If one is engaging in conversation with someone he/she just met, and the person makes a joke using our Lord’s Name in vain, should one correct the other person? Or is silence an appropriate response to show one’s disapproval at the joke?
I don’t know if one would be morally obligated, I suspect not, but it would be a spiritual act of mercy toward the other person to admonish and/or instruct him/her, with charity of course.
“Correct” the other person, I don’t know. You don’t have authority or influence with them to correct them.
But you can certainly voice your displeasure with the Lord’s name being misused. Or you can use the opportunity to ask if they believe in God, and if not, why they use His name.
Try to respond in a way which does not alienate, but actually gives them an opportunity to learn.
A genteel l reminder/nudge wouldn’t hurt if you can insert it into the conversation. Like the 4 letter word that people use so liberally and without thinking of the real foundation of the word, it will be very difficult to eradicate. You can try, but generally I think the best ‘educator’ is you and how you-we-speak and conduct ourselves. This is a question you could ask your confessor or priest and please share the insight with us. Peace.
I either bow my head at His name or make the sign of the cross.
That’s beautiful.As my mother taught me I tell Jesus I love him when I hear His name used the wrong way.
I looked at this thread as it’s been on my mind many times and has worried me how a priest that I know uses Our Lord’s name when recounting a story , using it as emphasis pretty much.I’m so confused because in all other ways he’s a wonderful priest.
People use the Lord’s name in vain all the time to emphasize, wow that’s awesome or man, that’s terrible!!
I have heard priests do this in normal conversation too.
It always surprises me because it seems like a violation of one of the “10 Commandments 101” I am grateful that none of our priests do this.
As for correcting someone, I only do so if I know them well. I would correct my son’s little 6 yr old friends in a heartbeat or my daughter’s teenage friends.
I know I’m going to hear it probably, daily. This doesn’t mean I like it! I cringe as soon as I hear, “Oh my…” And I am pleasantly surprised when I don’t hear His name!
The rule in our home has always been, “Do Not Use God’s Name Unless You Are Praying To Him Or Talking about Him.”
I would say, “Bless His Holy Name”, if I heard someone take It in vain. The Golden Arrow prayer is good to say daily in reparation.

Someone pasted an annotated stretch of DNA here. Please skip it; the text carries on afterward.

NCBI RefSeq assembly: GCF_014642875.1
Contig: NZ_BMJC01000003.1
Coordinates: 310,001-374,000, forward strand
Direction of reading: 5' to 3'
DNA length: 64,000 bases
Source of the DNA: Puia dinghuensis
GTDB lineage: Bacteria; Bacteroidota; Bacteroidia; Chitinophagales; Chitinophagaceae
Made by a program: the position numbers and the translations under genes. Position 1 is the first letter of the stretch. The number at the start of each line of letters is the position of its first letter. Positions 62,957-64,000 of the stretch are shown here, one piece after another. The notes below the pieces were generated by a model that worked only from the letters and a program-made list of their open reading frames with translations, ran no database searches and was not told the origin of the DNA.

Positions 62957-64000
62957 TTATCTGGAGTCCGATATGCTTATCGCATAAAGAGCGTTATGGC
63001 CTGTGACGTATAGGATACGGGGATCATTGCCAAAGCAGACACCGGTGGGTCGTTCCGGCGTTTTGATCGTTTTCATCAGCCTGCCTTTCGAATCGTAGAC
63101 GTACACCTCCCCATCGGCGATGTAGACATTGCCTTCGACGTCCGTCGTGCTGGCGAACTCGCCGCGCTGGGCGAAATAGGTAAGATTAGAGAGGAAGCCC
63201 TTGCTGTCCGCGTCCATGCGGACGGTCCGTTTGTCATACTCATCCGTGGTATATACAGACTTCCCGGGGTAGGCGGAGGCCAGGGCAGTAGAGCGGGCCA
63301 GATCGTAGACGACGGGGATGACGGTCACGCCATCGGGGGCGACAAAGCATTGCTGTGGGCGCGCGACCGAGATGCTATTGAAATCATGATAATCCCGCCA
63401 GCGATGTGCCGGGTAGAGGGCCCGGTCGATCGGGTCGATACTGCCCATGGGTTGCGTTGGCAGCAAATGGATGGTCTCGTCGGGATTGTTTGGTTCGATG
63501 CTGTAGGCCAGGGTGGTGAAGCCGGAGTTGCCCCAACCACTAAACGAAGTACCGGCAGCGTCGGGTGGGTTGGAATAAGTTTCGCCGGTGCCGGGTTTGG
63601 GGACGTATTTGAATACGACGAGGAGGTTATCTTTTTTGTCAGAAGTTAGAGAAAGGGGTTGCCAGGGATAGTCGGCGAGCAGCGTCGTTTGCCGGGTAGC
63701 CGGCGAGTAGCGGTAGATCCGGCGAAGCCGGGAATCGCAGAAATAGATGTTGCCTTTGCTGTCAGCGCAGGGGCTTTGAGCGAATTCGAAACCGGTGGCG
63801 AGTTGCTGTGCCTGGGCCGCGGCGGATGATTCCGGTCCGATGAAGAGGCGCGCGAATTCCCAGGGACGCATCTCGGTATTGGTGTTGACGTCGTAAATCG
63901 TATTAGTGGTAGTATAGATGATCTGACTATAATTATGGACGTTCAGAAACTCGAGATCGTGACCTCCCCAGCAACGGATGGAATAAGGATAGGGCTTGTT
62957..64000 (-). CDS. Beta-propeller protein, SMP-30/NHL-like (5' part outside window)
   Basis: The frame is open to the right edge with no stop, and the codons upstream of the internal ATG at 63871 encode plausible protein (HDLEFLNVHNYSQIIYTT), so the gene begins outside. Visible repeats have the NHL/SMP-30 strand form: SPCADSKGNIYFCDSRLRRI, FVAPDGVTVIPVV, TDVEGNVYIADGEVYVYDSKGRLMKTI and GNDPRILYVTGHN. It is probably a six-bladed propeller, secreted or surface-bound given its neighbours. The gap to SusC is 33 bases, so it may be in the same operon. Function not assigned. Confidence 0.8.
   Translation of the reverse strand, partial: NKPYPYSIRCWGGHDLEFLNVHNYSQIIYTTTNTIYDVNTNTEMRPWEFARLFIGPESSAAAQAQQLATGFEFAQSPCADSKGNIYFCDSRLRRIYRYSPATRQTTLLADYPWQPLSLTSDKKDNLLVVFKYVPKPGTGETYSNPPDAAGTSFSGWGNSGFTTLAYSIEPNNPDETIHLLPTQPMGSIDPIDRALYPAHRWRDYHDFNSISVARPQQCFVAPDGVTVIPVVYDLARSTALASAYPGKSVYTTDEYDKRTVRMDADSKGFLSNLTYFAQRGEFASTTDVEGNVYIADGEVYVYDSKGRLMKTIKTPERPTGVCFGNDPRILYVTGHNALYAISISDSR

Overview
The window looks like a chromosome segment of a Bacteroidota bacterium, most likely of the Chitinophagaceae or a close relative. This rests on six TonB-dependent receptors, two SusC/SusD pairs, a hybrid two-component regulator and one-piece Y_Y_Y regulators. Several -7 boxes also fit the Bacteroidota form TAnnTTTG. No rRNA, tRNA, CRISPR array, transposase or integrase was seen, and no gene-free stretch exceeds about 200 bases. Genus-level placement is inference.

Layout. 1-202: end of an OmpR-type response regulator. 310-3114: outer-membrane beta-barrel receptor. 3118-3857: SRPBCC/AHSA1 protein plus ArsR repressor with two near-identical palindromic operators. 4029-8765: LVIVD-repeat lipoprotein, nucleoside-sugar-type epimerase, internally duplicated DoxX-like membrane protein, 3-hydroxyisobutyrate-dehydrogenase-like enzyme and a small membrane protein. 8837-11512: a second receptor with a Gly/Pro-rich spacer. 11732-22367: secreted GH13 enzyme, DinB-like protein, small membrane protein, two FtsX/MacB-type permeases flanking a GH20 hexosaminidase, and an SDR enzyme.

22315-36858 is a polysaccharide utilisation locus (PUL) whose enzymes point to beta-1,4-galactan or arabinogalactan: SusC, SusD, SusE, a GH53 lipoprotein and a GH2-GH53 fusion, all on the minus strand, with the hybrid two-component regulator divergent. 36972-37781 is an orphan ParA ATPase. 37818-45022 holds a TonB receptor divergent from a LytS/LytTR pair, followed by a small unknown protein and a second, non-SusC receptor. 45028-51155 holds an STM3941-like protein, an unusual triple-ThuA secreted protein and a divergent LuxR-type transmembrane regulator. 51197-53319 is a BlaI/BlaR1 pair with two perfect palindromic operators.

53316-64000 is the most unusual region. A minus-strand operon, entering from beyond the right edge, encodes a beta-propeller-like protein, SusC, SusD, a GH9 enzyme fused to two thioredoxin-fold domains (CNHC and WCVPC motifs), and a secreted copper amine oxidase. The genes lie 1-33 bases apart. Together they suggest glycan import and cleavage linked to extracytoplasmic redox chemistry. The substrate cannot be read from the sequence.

I would not do anything, especially if they are a stranger. Correcting them may do far more harm. My friend used to correct me when I used the Lord’s name in vain. I slowly stopped. Honestly, things like that are done without thinking. Not that it makes it right.
Silence and your most disapproving look should be enough. :nunchuk:
I just silently say “Blessed be the Holy Name” as an act of reparation on their behalf. There is no way to correct a near-stranger in a situation like that without coming off like a sanctimonious jerk and that can do more harm than good in the long run.
St. Thomas says that,
… when it is deemed probable that the sinner will not take the warning, and will become worse, such fraternal correction should be foregone, because the means should be regulated according to the requirements of the end.
… whenever fraternal correction hinders the end, namely the amendment of our brother, it is no longer good, so that when such a correction is omitted, good is not omitted lest evil should befall.
It is a prudential judgment whether admonishing someone about this will: (a) be listened to and (b) will not make them sin more gravely, now that you absolutely know they have knowledge that they are blaspheming Christ.
I suggest a short Latin prayer especially if His name is taken in vain like: sit nomen domíni benedíctorum (blessed be the name of the Lord) which is quick, traditional, and purpose-fitting.
Thank you everyone for the responses! Very illuminating and helpful
Also, I should have made the distinction between “correcting” said person or offering a comment such as, “I’d appreciate it if we leave God out of this.”